Failure: The Dreaded Word in CEOs' Lexicon
by Jahna SR

It is common to attribute business failure to the CEO. Predictably, he is replaced and the task of bringing back the lost glory is thrust upon the new CEO. While it is a painstaking and highly expensive process, changing the chief executive seems to be the obvious repercussion of a company's troubles.

If numbers are any indication, a study by Chicago, US, based Challenger, Gray & Christmas Inc., an executive search firm, revealed that about 451 CEOs had departed from their jobs during the period from August 1999 to February 2000. Though the firm did not specify the causes, one can be sure that a lot of the exits were prompted by the company's failure to meet Wall Street expectations. Because the management's poor performance is reflected in the company's dismal performance, the blame rests on the CEO, who heads the management. So, why do CEOs fail?

There may be several reasons for the failure of these otherwise successful and capable people. A CEO from a small company may disappoint in a large one, while a large-company CEO may stumble in a small company. Then again there are CEOs who have risen through the ranks and fail because they antagonize their boards. Worse still, the paucity of execution and indecision can ruin a CEO beyond recovery. Execution may not be the only cause of CEO downfall; a defective strategy or the unwillingness to face market reality, could also bring about the doom. Just as a great strategy and a seamless vision is of no good unless executed, a bad strategy even if executed impeccably would not lead one to gold.

According to George A Miller, Harvard Psychologist, the human mind cannot deal with more than seven units at a time. In the business context, it means that group decision-making performance falls sharply as the group size grows beyond six. If an organization is considered as a group, its complexities multiply as it grows. An organization starts as a small group. As it grows, it has to evolve into an array of small groups and not into a bigger one. Moreover, because the structures or processes suited to a smaller company may not fit a bigger one and vice versa, they have to be adapted to the changes that come with the company's growth. And CEOs, as leaders of the group, accustomed to working with a particular structure or process fail if they don't recognize and adapt to these critical changes in the organizational setup.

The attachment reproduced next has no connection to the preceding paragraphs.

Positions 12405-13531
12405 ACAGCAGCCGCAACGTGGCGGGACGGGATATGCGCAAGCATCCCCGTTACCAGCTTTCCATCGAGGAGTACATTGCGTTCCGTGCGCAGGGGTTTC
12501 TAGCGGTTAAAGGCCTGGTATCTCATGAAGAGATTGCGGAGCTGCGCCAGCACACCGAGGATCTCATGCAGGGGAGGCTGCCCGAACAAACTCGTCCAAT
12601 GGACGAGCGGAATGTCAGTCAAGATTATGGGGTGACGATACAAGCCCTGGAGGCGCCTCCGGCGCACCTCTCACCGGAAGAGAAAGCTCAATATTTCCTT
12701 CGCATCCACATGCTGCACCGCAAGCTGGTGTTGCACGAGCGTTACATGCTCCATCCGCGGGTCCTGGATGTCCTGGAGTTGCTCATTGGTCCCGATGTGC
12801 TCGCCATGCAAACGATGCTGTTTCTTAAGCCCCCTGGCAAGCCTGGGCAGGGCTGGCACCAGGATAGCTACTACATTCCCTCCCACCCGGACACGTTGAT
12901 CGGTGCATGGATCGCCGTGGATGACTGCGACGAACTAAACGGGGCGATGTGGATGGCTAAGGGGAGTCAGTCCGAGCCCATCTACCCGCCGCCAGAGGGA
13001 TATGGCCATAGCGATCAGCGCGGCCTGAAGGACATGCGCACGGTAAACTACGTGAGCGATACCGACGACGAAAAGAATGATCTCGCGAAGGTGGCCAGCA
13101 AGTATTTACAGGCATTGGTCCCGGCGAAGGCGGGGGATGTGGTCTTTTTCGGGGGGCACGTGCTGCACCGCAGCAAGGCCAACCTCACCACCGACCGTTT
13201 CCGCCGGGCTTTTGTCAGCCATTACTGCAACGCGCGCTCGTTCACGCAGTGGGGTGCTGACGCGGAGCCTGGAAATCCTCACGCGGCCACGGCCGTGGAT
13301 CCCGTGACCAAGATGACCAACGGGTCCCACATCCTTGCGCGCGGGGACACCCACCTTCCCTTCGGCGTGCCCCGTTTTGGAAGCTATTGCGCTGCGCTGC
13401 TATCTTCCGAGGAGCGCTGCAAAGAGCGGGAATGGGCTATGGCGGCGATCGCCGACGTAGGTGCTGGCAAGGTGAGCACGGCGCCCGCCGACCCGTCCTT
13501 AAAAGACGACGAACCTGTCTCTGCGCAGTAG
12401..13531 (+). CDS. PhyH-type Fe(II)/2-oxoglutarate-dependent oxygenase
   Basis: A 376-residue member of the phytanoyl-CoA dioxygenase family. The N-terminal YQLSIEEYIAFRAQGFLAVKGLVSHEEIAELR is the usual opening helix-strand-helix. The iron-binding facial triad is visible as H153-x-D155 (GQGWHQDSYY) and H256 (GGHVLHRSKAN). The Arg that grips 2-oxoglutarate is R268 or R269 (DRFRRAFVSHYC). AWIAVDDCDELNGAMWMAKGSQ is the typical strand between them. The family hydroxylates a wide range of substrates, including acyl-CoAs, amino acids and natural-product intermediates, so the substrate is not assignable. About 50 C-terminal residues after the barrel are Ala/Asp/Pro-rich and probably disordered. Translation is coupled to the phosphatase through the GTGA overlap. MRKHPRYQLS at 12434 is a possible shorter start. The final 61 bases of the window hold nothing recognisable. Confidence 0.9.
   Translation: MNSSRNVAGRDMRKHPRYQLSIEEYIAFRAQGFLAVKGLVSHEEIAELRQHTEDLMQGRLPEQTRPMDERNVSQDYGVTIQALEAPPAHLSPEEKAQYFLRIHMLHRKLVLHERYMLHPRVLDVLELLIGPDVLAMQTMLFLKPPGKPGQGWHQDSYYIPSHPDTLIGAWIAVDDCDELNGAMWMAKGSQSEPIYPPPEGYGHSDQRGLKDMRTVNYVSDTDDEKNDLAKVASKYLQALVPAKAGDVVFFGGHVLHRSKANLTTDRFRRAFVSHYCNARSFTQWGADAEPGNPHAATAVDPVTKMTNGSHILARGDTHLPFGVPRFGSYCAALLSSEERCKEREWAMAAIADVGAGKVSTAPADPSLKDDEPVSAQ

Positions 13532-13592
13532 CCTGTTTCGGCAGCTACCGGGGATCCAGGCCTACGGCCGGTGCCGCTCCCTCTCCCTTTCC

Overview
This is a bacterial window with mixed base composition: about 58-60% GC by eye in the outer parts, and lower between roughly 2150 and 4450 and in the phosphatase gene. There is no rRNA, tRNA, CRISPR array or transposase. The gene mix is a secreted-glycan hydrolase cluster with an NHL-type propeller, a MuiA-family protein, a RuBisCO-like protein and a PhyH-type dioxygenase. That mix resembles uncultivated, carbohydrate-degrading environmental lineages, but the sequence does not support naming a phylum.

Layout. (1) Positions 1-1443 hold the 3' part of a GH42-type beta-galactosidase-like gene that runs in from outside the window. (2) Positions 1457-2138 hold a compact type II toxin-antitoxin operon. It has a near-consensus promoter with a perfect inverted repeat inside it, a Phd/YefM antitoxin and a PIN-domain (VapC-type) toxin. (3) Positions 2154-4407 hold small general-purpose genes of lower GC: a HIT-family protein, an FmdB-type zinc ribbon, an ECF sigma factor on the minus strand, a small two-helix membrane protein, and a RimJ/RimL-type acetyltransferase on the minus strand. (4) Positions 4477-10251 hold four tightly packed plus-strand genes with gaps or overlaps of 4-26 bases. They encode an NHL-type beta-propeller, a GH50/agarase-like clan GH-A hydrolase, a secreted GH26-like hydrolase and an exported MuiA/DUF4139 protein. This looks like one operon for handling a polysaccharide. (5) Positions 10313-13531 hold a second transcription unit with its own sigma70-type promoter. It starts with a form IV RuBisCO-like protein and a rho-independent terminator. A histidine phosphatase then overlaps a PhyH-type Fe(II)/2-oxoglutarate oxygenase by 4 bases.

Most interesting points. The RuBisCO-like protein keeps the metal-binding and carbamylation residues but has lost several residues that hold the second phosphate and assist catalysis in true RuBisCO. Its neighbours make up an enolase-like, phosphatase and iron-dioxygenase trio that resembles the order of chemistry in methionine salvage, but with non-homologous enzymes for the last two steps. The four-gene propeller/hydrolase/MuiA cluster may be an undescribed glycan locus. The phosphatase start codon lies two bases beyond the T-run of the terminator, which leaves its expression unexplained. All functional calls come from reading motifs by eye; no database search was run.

Size 'matters'

In a small company, there is little specialization; members are few who work by consensus and share a feeling of mutual support; decisions are made fast, objectives are clear and communication unambiguous. As the company grows, new people are added and jobs are delegated. The group which the company started with feels threatened. The group members feel that the new people are trying to do their job. They can't come to terms with the fact that they no longer wear all hats; there are people for each job. At this juncture, some key discontented employees leave, some redouble their efforts and start working harder. Few others feel betrayed and retract into shells; fewer still would adjust.

Such a stage is critical for a leader's success. A CEO, if he is insensate, may consider his people as being ungrateful and will withdraw. A perceptive CEO, in contrast, will intensify his efforts to communicate. Both will fail. Researchers at Booz, Allen and Hamilton have established that under such circumstances, the CEO must gradually give up consensus-based decision-making and assume the role of a chief, guiding and motivating his group.

The key to success, in growth companies, lies in having a small-company environment with big-company resources. In fact, that's just what Jack Welch, the most successful CEO of our times, has created in GE. Fortune puts it aptly, "Indeed, the decades have failed to diminish for Welch the potency of combining big-company might with small-company nimbleness. Welch has been preoccupied with harnessing the brute strength of bigness while ridding GE of big-company paralysis."

'Small' trouble

It is a totally different ball game if a CEO from a large company is hired to head a smaller one. This has become quite a trend in today's tech era. Many CEOs from big companies are hired to head startups. Such a leadership challenge is also typical of spun off divisions. These highly capable CEOs, from large corporations, often are alien to consensus-based decision-making. They are so used to delegation that they overlook the need for consensus. Edward F. Tuck and Timothy Earle of Booz, Allen and Hamilton, in their article- Why CEO's Succeed (and why they Fail): Hunters and Gatherers in the Corporate Life, put it thus, "In the absence of knowledge, people do the things that have worked for them in the past, and when they fail to work, simply do the same things more intensively, like a tourist in a foreign country who just shouts louder if he is not understood." They say that these familiar failure modes can be avoided if the CEO and the company's employees understand and conform to the deep structure of their organization. They also point out that many failures of companies and their CEO's can be avoided by setting the goal to have the training to understand the differences between the organization he is entering and the one he is leaving.

The problem with 'climb up the ladder' CEOs